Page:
The study also didn't take into account that there were more baby boomers joining Medicare each year of the experiment, and that this population tends to have a high level of social determinants impacting their health, according to Brian Toomey, CEO of Piedmont Health Services, a system of 10-community health centers based in North Carolina.
Piedmont Health participated in the demonstration studied by RAND and has continued the medical home model not only for its Medicare patients, but for everyone it sees.
"When you have only fee-for-service, then the whole focus is on increasing revenue," Toomey said. "This approach ensures that the focus is on the care of the patient."
Sticking with the model has actually led to savings for Medicare even though Piedmont no longer receives a case management fee from the CMS. In 2016, eight of the system's health centers that have patient-centered medical home certification had a per member per year cost of $9,189, nearly $700 less than the national fee-for-service cost of $9,875.
Community health centers are playing an important role in the national health system. In 2015, 1,375 health centers provided care to 24.3 million patients, including 1 in 12 U.S. residents and nearly 1 in 6 Medicaid enrollees, according to .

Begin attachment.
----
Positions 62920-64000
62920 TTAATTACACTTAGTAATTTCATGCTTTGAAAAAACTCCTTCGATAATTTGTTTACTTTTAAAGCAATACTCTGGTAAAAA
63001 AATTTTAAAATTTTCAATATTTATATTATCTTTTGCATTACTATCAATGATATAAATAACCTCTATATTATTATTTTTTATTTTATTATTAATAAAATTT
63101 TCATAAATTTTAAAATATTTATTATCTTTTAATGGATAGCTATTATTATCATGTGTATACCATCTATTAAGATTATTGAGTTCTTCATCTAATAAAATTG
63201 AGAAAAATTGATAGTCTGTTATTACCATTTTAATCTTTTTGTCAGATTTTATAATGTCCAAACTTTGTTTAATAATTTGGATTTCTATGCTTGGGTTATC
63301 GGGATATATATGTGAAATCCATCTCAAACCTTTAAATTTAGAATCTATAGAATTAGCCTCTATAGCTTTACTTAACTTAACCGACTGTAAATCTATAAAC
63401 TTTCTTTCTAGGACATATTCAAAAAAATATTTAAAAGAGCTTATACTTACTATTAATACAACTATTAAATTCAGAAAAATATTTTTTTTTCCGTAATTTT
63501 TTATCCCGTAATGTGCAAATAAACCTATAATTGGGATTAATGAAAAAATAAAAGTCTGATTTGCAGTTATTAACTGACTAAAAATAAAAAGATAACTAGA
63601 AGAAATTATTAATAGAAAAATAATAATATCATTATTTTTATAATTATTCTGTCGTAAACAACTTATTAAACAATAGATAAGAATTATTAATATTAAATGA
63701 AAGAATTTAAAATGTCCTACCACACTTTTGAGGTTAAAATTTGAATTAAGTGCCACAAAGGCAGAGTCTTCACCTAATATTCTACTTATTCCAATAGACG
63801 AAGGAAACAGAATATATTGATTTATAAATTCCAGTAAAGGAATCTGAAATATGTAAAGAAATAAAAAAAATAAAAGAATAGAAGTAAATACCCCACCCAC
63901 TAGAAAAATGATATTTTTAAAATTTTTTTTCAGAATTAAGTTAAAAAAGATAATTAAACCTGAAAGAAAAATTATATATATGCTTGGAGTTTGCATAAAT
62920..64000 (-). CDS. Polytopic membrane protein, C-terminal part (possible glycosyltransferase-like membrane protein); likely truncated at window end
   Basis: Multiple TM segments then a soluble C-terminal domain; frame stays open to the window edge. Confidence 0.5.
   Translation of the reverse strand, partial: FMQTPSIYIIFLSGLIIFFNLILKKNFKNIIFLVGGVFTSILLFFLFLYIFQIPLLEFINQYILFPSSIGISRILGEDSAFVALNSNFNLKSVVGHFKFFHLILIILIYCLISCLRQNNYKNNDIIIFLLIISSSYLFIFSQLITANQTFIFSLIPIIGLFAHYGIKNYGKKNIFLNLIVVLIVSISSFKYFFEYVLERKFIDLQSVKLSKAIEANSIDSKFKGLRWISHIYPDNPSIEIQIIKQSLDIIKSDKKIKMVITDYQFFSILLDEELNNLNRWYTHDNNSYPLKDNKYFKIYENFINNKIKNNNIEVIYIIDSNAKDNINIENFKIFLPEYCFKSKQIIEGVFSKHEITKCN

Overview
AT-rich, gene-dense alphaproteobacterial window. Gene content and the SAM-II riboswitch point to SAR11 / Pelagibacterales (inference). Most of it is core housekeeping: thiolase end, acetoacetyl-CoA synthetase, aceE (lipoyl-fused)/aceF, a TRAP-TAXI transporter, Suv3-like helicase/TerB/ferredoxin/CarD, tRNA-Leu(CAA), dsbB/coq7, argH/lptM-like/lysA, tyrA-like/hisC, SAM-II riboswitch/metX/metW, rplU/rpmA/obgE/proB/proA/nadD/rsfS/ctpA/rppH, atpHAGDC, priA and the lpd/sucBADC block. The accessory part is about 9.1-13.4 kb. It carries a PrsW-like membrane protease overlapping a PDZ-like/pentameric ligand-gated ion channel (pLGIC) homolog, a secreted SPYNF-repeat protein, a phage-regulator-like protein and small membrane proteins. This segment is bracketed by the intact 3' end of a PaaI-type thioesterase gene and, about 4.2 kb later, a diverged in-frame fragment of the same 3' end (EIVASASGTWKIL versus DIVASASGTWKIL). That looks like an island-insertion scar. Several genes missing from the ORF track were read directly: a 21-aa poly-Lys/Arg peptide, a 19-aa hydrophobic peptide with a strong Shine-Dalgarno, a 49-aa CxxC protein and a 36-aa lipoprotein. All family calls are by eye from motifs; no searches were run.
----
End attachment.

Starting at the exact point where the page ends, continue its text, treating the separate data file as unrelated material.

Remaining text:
Navigating the system
More than 90% of health center patients have income at or below 200% of the federal poverty level, which is $40,180 for a family of three, according to the Kaiser Family Foundation study of 2015 data.
Community health center patients also tend to have an array of chronic illnesses and behavioral health conditions, Hendershott said. These patients often don't know the best way to navigate all their care needs. To that end, her facilities work to have providers that address primary-care needs as well as some specialty services.
"It's kind of like one-stop shopping," Hendershott said. "Now, when we need to refer a patient to someone else, they can go right to that person and that doctor doesn't have to worry if that patient got the care they needed or not."